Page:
43. Epidemiological Indicators and Sentinel Clues • “Impossible” epidemiology • Naturally occurring diseases diagnosed in regions where the disease has not previously occurred. • >normal number of patients with gastrointestinal, respiratory, neurologic, or fever diagnoses • Record number of fatal cases with few recognizable signs and symptoms • Localized areas of disease in specific areas (neighborhoods) • Multiple infections at single locations (school, hospital, nursing home) with unusual or rare pathogen

  44. Epidemiological Indicators and Sentinel Clues • Lack of response or clinical improvement of patients to traditional treatment • Near simultaneous outbreaks of similar or different epidemics at the same or different locations indicating a pattern of agent release • Endemic disease presenting during an unusual time of the year • Endemic disease presenting in a community where the normal vector is absent

  45. Epidemiological Indicators and Sentinel Clues • Unusual temporal or geographic clustering of cases attending a common public event • Increased patient presentation with acute neurologic illness or cranial nerve impairment with progressing generalized weakness • Unusual or uncommon route of exposure of a disease • Illness resulting from a waterborne agent not normally found in the water environment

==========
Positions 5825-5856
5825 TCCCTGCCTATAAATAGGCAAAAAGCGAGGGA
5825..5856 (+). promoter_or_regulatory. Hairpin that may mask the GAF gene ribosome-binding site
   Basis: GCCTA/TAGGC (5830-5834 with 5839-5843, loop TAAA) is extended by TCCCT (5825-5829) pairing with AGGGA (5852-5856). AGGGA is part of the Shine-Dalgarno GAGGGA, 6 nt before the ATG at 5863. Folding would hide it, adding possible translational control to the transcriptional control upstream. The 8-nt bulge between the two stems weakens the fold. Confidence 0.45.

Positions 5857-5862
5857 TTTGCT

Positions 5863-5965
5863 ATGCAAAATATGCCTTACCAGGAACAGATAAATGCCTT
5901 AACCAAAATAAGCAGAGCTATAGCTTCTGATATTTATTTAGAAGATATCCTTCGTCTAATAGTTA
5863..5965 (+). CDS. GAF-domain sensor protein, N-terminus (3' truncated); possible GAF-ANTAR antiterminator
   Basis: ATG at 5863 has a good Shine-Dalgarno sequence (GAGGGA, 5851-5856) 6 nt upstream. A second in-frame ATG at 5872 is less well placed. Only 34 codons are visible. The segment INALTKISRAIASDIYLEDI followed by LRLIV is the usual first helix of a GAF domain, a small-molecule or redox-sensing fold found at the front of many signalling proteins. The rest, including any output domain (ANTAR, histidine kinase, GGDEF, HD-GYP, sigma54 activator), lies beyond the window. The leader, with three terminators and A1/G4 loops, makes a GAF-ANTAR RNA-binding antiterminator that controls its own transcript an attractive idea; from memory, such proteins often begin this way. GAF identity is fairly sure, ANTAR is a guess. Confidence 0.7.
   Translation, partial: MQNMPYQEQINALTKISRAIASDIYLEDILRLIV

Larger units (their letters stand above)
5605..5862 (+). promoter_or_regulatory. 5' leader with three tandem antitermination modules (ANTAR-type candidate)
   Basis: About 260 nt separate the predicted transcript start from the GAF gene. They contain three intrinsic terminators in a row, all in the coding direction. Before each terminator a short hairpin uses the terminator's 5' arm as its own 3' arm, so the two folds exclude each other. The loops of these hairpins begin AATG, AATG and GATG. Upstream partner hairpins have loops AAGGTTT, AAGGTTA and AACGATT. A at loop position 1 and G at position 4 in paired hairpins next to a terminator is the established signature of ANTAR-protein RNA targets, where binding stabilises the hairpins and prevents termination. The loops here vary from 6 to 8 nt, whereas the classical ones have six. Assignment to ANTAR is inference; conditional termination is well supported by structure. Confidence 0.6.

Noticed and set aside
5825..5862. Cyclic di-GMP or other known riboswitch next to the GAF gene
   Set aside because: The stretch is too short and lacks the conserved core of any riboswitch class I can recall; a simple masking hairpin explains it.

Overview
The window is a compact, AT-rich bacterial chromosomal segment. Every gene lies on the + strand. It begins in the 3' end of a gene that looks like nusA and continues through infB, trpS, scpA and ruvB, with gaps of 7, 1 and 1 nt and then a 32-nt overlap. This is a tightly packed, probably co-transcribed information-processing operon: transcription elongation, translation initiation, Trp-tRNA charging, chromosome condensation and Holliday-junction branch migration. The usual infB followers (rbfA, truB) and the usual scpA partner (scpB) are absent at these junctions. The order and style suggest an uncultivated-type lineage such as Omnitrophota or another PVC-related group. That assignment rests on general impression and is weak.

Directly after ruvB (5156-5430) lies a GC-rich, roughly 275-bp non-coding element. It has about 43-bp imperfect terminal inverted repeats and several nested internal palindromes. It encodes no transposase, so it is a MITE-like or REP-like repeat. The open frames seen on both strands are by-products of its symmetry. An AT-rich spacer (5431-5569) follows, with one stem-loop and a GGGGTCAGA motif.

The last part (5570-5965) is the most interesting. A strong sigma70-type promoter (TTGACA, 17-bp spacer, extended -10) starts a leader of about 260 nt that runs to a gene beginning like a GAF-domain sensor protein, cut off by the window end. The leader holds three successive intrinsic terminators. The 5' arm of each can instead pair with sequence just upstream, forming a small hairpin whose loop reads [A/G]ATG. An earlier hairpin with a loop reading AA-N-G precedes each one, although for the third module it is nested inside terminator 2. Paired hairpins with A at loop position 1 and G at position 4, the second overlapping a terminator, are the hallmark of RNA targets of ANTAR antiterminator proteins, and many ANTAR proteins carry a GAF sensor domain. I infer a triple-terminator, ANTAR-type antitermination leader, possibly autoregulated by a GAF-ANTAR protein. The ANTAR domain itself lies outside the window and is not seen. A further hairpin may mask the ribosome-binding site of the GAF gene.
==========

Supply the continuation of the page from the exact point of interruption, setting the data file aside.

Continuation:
46. Syndromic Surveys • Monitoring of disease through grouping of cases into syndromes rather than specific diagnoses • Certain syndromes may be characteristic of terrorist activity

  47. Types of Syndromic Disease Clustering Potentially Indicating CBR Exposure • Gastrointeritis of an apparent infectious etiology, acute toxic chemical exposure, or possible acute radiation exposure • Upper and lower respiratory disease with fever and sudden death of previously healthy patients • Rash of synchronous skin lesions and fever, reddened skin, radiation burns • Suspected meningitis, encephalitis, encephalopathy

  48. Types of Syndromic Disease Clustering Potentially Indicating CBR Exposure • Sepsis or non-traumatic shock • Unexplained death with a history of fever • Advancing cranial nerve impairment with progressive generalized weakness

  49. Hospitals in the Redmond Area

  50. Group 4Environmental Health Group